Former president George W. Bush suggested the media’s fragmentation was contributing to the difficulty of uniting the country, he said on NBC’s ‘Today’ show Monday.
Bush, who appeared on the show to promote his upcoming book of veterans’ portraits, told host Matt Lauer that “it’s hard to unify the country, though, with the news media being so split up.”
“When I was president, you mattered a lot more because there were like three of you,” he told Lauer. “Now there’s all kinds of information being bombarded out and people can say things anonymously… it’s a different world.”
But Bush also said he considered the media important as a check on power: "I consider the media to be indispensable to American democracy,” he said. “We need an independent media to hold people like me to account.”
“Power can very addictive,” he added. “Power can be very corrosive.”
Bush had declined to directly address his successor President Donald Trump’s comments on the media or actions on the country’s divisions, saying “it’s hard to compare times.”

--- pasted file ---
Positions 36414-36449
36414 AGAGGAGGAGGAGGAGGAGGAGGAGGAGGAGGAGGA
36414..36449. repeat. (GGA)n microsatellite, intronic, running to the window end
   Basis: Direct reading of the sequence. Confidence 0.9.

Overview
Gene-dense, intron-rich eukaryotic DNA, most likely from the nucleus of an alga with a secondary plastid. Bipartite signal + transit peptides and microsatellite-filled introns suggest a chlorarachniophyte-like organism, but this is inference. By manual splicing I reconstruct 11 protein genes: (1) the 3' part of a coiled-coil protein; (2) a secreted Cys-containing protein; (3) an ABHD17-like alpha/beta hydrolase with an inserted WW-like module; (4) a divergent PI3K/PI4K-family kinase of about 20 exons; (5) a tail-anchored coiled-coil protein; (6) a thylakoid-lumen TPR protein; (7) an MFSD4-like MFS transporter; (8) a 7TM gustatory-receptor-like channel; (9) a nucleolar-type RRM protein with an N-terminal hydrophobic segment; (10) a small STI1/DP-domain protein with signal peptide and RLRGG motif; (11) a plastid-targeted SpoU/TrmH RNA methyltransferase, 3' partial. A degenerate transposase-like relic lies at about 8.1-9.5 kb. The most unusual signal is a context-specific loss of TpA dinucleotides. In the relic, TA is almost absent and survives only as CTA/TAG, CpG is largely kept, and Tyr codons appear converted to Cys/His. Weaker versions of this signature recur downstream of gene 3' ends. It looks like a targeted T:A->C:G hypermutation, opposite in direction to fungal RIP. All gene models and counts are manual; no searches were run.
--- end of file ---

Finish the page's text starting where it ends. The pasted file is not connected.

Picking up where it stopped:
"Everybody looks at the presidency when they campaign one way,” he said. “Then they get in office and find out there’s a reality to the job.
Lauer pressed: “Have you seen him do or say anything that would be an attempt to heal [the country’s divisions]?”
“I think you have to take a man for his word that he wants to unify the country,” Bush responded.
When asked about Trump’s attempt to institute a travel ban on several predominantly Muslim countries, however, Bush affirmed religious diversity as an American value.
"It’s very important for all of us to recognize one of our great strengths is for people to be able to worship the way they want,” he said. “A bedrock of our freedom is the right to worship freely.”
Bush’s daughter Jenna Bush Hager is a correspondent for NBC News.